I’m not suggesting that everyone can drop everything and follow their dreams. In some cases, it’s not possible. All I’m suggesting is that whilst I was waiting for that day to arrive life was passing me by. I was trapped by my own misery. A prisoner to my own negativity. In the end, I made a plan but started enjoying my day to day life as well. Instead of banking on a “happy day” to arrive. I started nudging myself towards a better life.

It’s easy to get drawn into the pessimism that is emanating from every news channel. Fear and hate being constantly driven into our psyche. Thus forcing us to cling to the safety of the pretend security. As a result, we become more risk-averse. I sold my dreams for alcohol. I couldn’t travel because I drank every night. I couldn’t imagine changing. I was stuck. I was miserable as fuck to boot. My only escape from the inner turmoil came in the fleeting moments of joy in the products and chemicals I consumed. I borrowed money to block out the misery. I borrowed happiness from the future. Eventually, I reached that future. I can assure you, it took it’s happiness back… with a hefty interest added.

What made me get the motivation to follow a dream? Firstly, quitting drinking liberated me from the dependence on alcohol and then introspection allowed for the re-establishing of a connection to my intuition.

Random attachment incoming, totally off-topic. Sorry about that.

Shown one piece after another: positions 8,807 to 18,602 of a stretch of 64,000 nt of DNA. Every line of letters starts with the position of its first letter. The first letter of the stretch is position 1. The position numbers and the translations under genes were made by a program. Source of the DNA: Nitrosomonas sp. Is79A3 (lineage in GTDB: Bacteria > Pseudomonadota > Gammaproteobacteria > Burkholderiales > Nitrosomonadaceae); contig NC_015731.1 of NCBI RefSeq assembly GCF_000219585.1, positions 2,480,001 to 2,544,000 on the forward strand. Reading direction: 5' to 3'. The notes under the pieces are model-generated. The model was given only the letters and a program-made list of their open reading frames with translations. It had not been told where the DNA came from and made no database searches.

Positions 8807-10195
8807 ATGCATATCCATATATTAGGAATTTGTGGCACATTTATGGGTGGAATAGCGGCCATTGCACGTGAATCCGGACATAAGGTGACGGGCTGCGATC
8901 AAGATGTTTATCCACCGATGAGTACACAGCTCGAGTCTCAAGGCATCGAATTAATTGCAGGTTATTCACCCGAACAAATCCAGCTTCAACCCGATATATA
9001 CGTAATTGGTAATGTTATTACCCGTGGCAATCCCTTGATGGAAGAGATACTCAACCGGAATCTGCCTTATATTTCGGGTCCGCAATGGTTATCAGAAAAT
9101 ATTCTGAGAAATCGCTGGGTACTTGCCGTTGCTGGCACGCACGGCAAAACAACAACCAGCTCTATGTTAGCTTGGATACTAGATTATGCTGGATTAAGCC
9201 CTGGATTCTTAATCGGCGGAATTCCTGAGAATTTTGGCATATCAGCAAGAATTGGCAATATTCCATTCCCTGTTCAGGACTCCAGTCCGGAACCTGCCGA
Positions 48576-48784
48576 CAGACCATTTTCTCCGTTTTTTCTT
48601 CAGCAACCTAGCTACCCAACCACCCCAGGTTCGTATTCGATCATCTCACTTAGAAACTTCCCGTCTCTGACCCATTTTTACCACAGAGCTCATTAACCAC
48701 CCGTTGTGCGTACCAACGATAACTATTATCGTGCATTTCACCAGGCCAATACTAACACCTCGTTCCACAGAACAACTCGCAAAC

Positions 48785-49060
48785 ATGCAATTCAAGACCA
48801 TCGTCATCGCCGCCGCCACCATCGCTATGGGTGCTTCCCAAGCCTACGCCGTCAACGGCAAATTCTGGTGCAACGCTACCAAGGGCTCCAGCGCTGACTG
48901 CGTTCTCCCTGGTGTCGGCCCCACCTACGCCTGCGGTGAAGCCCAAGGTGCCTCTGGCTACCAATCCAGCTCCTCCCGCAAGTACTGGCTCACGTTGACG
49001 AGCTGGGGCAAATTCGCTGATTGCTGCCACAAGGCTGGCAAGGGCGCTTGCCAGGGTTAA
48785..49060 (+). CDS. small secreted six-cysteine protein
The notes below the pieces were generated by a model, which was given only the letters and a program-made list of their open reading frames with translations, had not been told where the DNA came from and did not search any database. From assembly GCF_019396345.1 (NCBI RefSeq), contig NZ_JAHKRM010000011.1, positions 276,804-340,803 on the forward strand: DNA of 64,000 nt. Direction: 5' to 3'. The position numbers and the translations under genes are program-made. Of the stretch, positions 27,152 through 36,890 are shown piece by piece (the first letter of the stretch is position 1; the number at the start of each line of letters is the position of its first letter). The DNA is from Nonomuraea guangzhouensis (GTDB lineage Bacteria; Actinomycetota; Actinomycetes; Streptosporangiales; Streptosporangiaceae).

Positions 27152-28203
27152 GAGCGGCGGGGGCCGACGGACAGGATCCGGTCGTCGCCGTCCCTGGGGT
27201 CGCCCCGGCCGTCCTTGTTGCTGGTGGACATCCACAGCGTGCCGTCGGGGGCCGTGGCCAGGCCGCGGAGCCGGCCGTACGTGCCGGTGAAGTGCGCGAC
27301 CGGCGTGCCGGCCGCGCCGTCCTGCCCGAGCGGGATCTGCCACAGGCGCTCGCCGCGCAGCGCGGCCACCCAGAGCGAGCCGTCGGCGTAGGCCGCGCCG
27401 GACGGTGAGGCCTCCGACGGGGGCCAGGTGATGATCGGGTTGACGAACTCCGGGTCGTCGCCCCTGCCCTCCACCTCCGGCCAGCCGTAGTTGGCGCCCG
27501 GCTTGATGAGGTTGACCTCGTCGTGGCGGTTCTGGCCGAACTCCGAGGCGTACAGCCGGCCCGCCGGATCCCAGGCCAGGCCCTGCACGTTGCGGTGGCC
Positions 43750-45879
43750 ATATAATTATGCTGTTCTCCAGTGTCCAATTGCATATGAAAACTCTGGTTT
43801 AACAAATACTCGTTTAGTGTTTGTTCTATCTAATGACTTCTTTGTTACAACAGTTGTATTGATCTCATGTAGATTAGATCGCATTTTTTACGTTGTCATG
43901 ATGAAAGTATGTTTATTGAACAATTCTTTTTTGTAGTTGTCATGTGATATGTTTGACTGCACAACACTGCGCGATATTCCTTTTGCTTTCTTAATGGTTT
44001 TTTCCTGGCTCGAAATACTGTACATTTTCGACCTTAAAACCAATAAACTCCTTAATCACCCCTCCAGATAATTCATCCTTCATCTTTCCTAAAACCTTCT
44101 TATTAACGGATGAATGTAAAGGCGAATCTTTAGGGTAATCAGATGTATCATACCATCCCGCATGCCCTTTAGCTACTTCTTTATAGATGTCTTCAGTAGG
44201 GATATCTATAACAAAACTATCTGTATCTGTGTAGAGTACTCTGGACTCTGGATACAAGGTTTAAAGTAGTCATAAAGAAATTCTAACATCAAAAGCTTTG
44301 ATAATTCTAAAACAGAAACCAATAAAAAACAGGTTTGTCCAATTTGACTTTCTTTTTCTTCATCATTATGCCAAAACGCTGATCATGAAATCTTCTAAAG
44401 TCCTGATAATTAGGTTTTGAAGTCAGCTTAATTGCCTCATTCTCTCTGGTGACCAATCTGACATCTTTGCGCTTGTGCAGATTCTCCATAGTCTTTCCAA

I would visualise laying on my death bed and looking back over my life. What, as an old man, would I regret not doing in life? Travel. The answer was always the same. So I made it happen. I sacrificed and saved. I admitted that there would be no hand-holding and would have to go for it. It was to prove a point. Well many points really. As well as ticking off that box. I wanted to prove to myself that I could do it. That as a man approaching his forties, I am no longer the coward who made excuses and pointed fingers, ten years ago. It would also prove that the work I had done in sobriety had changed me and had been worth it.

“Did travelling make me happier in the long run? It was an amazing experience. When I am older, my dreams will have been achieved. My greatest memory will still be the decision to quit drinking.”

I spent a large part of my life in the pub or at work. I didn’t want that to be my final memory. I don’t want my life to be one long drunken stupor. I don’t want my dying memory to be one of a wasted life. Wasted potential and empty dreams. One long sorrowful scene of a lonely man dreaming empty dreams in an empty pub. That’s how it got in the end. I didn’t want it to be my future. I didn’t want that to be my life. I didn’t want to be the person that was always “going” to do something. Or nearly did something. I used to hear those tales in pubs over the years. Fragments of lived lives told in stories of partial heroics. “I nearly played for Chelsea,” “Should have seen me the other night, I nearly smacked this geeza,” “Yeah, I was gonna do that. Something came up, though.” It always does.  Don’t be a nearly ran. It is better to fail at trying than fail to try.

I would love to think reincarnation exists but I can’t take a chance that I’ll get it right in the next life.